The ability to predict the overall stiffening effect, and, more important, to predict the depth of corneal stiffening also opens the way for individualized CXL parameter calculation, as is further discussed later in this article.
SAFETY CONSIDERATIONS IN CXL
If the UV energy absorbed by a single cell surpasses a certain threshold, apoptosis is induced.6 With standard CXL, and if corneal thickness is greater than 400 µm, keratocytes go into apoptosis up to a depth of approximately 300 µm; endothelial cells remain unaffected and therefore safe.7 In thinner corneas, more UV energy is absorbed by the endothelium, increasing the risk of endothelial cell loss.
Although keratocyte apoptosis and repopulation occur naturally in corneal wound healing, endothelial cells cannot regenerate. Therefore, endothelial cell loss or UV-induced endothelial mutations are the major safety concerns of CXL in thin corneas.
POTENTIAL FOR INDIVIDUALIZED CXL
Previous attempts to increase corneal thickness during CXL treatment have included the use of hypoosmolar riboflavin solution,8 increased dosing frequency, and interplay with the eyelid speculum. Nevertheless, the induction of excessive corneal swelling is not recommended, as it separates the extracellular matrix. Therefore, reducing UV irradiation time in thin corneas is a promising and potentially more precise tool to individualize CXL while keeping corneal thickness constant.
Given the predictions of our theoretical model, we devised a nomogram for a UV intensity of 3 mW/cm2. With the help of our model, the UV irradiation time that is required to reach a stiffening effect up to a depth of 70 µm distance from the endothelium can be determined for an individual corneal thickness during surgery. A decisive factor for determining the individualized irradiation time is the corneal thickness directly before UV irradiation. The distance of 70 µm to the endothelium is comparable to the demarcation line in standard Dresden protocol CXL.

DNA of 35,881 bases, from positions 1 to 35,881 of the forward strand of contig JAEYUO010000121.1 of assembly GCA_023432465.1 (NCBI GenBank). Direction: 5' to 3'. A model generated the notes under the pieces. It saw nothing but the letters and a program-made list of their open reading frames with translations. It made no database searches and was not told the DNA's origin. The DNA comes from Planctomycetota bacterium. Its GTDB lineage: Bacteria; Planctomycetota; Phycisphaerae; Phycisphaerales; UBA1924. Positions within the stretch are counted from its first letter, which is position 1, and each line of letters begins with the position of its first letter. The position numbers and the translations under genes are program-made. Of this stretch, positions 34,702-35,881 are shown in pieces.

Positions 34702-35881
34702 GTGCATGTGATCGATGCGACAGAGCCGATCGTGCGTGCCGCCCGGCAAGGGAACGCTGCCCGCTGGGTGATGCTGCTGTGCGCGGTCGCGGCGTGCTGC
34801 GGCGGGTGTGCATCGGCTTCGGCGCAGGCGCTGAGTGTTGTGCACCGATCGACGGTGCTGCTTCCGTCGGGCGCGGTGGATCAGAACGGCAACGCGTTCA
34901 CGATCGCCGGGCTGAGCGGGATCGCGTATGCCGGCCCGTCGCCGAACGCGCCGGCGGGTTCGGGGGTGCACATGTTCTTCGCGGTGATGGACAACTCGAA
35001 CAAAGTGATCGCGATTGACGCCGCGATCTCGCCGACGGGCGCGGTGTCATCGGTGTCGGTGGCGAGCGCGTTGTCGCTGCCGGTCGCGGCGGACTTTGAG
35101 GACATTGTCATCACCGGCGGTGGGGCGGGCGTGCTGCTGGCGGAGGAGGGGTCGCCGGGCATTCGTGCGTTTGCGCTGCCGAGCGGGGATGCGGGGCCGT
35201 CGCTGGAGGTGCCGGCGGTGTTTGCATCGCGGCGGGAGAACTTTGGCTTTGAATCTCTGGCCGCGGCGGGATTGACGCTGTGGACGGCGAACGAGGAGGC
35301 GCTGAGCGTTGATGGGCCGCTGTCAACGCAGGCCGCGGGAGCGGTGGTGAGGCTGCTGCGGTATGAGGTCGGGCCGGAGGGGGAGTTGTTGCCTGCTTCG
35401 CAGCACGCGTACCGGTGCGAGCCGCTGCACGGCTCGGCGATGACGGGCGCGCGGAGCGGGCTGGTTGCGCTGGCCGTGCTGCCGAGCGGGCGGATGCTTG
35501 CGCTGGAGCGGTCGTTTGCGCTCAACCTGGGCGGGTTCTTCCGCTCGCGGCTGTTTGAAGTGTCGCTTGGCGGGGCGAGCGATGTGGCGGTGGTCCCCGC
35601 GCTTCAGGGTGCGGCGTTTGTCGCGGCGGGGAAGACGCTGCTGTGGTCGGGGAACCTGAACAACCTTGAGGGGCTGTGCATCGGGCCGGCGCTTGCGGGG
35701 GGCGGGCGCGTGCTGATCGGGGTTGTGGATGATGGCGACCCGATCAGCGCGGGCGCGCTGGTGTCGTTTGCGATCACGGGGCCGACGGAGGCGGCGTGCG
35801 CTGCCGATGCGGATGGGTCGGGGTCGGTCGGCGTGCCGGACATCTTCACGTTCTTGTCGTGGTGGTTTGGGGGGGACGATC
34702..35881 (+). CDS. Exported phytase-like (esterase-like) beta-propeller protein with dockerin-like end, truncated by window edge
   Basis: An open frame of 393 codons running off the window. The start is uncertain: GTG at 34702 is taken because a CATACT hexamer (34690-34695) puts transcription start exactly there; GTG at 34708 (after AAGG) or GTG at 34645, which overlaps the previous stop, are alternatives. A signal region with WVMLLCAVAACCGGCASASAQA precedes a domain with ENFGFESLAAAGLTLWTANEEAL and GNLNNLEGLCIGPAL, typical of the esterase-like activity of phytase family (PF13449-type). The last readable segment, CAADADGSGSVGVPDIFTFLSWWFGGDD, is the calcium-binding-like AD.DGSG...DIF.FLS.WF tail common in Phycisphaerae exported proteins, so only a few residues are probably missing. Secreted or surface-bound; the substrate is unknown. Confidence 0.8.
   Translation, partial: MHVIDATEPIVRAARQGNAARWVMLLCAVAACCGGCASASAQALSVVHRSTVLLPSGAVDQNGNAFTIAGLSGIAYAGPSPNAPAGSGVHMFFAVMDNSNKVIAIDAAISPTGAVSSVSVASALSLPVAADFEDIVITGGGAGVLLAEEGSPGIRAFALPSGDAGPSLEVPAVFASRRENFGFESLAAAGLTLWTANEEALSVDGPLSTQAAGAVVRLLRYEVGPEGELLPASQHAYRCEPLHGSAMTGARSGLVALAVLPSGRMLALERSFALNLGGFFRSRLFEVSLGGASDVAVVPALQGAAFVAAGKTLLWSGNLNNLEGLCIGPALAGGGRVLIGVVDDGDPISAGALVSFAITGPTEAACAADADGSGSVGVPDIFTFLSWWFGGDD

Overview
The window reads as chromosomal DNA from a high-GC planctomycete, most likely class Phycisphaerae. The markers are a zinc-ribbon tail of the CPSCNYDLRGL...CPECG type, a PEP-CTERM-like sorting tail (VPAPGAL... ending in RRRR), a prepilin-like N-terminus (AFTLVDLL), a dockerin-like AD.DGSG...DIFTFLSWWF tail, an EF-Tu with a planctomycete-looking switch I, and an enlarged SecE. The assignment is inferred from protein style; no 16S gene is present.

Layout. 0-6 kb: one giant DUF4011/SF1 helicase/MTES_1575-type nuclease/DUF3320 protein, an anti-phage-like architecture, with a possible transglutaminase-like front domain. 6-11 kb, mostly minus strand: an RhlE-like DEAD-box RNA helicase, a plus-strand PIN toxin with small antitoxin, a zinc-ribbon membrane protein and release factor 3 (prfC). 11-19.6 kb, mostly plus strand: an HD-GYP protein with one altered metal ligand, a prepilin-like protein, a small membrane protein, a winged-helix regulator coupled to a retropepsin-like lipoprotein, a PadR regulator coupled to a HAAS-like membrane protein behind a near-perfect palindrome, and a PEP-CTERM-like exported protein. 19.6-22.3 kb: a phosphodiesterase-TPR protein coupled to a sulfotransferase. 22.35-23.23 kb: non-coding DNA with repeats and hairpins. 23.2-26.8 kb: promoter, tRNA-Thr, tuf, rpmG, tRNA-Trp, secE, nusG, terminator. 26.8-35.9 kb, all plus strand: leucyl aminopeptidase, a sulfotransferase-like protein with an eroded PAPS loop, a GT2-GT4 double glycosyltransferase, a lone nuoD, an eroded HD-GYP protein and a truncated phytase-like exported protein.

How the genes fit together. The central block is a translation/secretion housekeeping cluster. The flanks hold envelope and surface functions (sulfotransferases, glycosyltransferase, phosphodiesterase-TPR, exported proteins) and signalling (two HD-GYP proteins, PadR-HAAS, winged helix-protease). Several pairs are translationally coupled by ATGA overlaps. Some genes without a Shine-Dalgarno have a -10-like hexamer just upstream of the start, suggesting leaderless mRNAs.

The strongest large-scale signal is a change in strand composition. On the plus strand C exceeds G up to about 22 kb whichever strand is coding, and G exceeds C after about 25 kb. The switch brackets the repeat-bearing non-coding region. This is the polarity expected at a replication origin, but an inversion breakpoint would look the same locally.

MORE WORK NEEDED
To date, we have performed individualized CXL in eyes with corneal thickness as low as 312 µm (Figure). As expected, the demarcation line was much shallower in thinner corneas being irradiated for shorter times, and the endothelium did not show any sign of damage. Despite these promising preliminary outcomes, it remains yet to be investigated whether CXL with reduced UV dosage can effectively halt keratoconus progression in the long term.
1. Wollensak G, Spoerl E, Seiler T. Riboflavin/ultraviolet-A–induced collagen crosslinking for the treatment of keratoconus. Am J Ophthalmol. 2003;135(5):620-627.
2. Kamaev P, Friedman MD, Sherr E, Muller D. Photochemical kinetics of corneal cross-linking with riboflavin. Invest Ophthalmol Vis Sci. 2012;53(4):2360-2367.
3. Kling S, Richoz O, Hammer A, et al. Increased biomechanical efficacy of corneal cross-linking in thin corneas due to higher oxygen availability. J Refract Surg. 2015;31(12):840-846.
4. Kling S, Hafezi F. An algorithm to predict the biomechanical stiffening effect in corneal cross-linking. J Refract Surg. 2017;33(2):128-136.
5. Kling S, Hafezi F. Biomechanical stiffening: slow low-irradiance corneal crosslinking versus the standard Dresden protocol. J Cataract Refract Surg. 2017;43(7):975-979.
6. Spoerl E, Mrochen M, Sliney D, Trokel S, Seiler T. Safety of UVA-riboflavin cross-linking of the cornea. Cornea. 2007:26(4):385-389.
7. Wollensak G, Spoerl E, Wilsch M, Seiler T. Endothelial cell damage after riboflavin–ultraviolet-A treatment in the rabbit. J Cataract Refract Surg. 2007;29(9):1786-1790.
8. Hafezi F, Mrochen M, Iseli HP, Seiler T. Collagen crosslinking with ultraviolet-A and hypoosmolar riboflavin solution in thin corneas. J Cataract Refract Surg. 2009;35(4):621-624.